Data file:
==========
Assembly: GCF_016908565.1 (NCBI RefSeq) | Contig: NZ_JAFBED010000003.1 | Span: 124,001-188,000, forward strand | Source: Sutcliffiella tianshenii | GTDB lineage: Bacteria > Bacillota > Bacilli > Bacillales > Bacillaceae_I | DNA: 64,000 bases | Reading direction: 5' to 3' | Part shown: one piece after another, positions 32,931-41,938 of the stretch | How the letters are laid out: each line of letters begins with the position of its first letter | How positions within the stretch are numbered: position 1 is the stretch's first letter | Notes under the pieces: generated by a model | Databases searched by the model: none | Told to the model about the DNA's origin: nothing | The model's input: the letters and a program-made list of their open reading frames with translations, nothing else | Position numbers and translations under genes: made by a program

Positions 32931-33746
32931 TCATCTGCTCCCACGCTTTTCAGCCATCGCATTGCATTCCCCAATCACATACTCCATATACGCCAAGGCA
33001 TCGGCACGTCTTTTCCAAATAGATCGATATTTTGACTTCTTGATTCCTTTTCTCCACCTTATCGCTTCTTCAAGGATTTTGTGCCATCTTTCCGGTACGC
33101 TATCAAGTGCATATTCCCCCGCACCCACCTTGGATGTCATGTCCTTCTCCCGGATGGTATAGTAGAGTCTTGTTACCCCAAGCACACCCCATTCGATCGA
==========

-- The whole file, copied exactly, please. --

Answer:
Assembly: GCF_016908565.1 (NCBI RefSeq) | Contig: NZ_JAFBED010000003.1 | Span: 124,001-188,000, forward strand | Source: Sutcliffiella tianshenii | GTDB lineage: Bacteria > Bacillota > Bacilli > Bacillales > Bacillaceae_I | DNA: 64,000 bases | Reading direction: 5' to 3' | Part shown: one piece after another, positions 32,931-41,938 of the stretch | How the letters are laid out: each line of letters begins with the position of its first letter | How positions within the stretch are numbered: position 1 is the stretch's first letter | Notes under the pieces: generated by a model | Databases searched by the model: none | Told to the model about the DNA's origin: nothing | The model's input: the letters and a program-made list of their open reading frames with translations, nothing else | Position numbers and translations under genes: made by a program

Positions 32931-33746
32931 TCATCTGCTCCCACGCTTTTCAGCCATCGCATTGCATTCCCCAATCACATACTCCATATACGCCAAGGCA
33001 TCGGCACGTCTTTTCCAAATAGATCGATATTTTGACTTCTTGATTCCTTTTCTCCACCTTATCGCTTCTTCAAGGATTTTGTGCCATCTTTCCGGTACGC
33101 TATCAAGTGCATATTCCCCCGCACCCACCTTGGATGTCATGTCCTTCTCCCGGATGGTATAGTAGAGTCTTGTTACCCCAAGCACACCCCATTCGATCGA